When I was growing up, I never understood why my parents spent so much time working in our garden; they would spend hours weeding in the heat just for those weeds to grow back a few days later. And then they would do it all over again. Maybe it was because I’ve never had a green thumb like them – trust me, I’ve tried keeping succulents in my dorm room and somehow, I always ruin them. Or, maybe it was because I never took the time to learn about why gardening was so important to them.
Last week, I had the opportunity to serve at Glenwood Life Counseling Center with a group from Watts Street Baptist Church located in Durham, NC. We spent our time there serving in their recovery garden. Their recovery garden resides in what used to be a vacant lot and found its home there because a staff member noticed how empty the land looked and decided that something needed to be done about that. Precious saw that recovery was about life, not desolation and vacant lots.
With the help of community members, Glenwood Life has been tending to and caring for this garden for a few years. They have plants native to Maryland, as well as a vegetable garden. We spent our first day in the recovery garden weeding – I spent hours weeding (and I have the sunburn to prove it!) just like my parents used to, and still do. At the end of our week there, we mulched the flowerbeds of native plants and the walkways in the vegetable garden, learning about how much mulch needs to be around the plants, how close it should be, how tall it should be etc.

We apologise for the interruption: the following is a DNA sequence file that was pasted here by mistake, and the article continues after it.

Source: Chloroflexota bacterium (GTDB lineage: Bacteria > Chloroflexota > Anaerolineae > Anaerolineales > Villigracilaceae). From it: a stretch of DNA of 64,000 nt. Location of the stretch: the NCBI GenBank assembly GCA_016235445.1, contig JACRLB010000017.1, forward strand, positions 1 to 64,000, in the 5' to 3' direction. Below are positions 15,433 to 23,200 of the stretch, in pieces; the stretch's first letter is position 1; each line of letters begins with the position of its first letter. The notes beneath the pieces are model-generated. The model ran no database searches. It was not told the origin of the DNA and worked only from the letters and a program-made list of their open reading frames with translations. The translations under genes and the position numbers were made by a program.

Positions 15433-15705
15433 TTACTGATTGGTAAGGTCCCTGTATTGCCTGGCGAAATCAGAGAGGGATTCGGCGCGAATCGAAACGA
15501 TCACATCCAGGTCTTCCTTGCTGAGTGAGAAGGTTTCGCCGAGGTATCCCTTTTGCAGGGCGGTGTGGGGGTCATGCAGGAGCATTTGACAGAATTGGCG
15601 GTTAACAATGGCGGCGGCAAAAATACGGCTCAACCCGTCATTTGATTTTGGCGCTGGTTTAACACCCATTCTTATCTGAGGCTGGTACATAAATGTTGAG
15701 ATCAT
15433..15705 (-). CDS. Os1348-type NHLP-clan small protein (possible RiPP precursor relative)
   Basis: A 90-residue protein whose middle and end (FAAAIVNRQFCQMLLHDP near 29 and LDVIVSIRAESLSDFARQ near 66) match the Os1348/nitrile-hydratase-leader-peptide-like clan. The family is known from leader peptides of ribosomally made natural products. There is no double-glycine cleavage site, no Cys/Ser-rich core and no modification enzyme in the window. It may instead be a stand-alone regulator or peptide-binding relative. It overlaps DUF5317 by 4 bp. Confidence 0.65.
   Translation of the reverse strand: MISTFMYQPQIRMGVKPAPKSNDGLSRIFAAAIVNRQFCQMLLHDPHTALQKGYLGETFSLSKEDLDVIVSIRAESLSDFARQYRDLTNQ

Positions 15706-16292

By the end of the week, I finally started to grasp why my parents spent so much time and energy taking care of our garden at home – it was the same reason Precious and the patients at Glenwood Life spend so much time and energy on and in the recovery garden – because they were creating life. One of the patients who frequents the garden when he can, was kind enough to give us his own personal testimony of how important the garden was for his recovery.
Baltimore is constantly showing me different ways to see life around me. Sometimes, it is in the form of a child’s laughter at summer camp, and sometimes it is in the native plants and vegetable gardens that have taken root in the vacant lots of the city. Baltimore is inviting me to open my eyes and see life like I have never seen it before, asking me to embrace life and all it has to offer. Baltimore has been showing me what it means to truly live. And, hey, who knows? Maybe after this summer I’ll give gardening another chance and bring new life to other aspects of my world.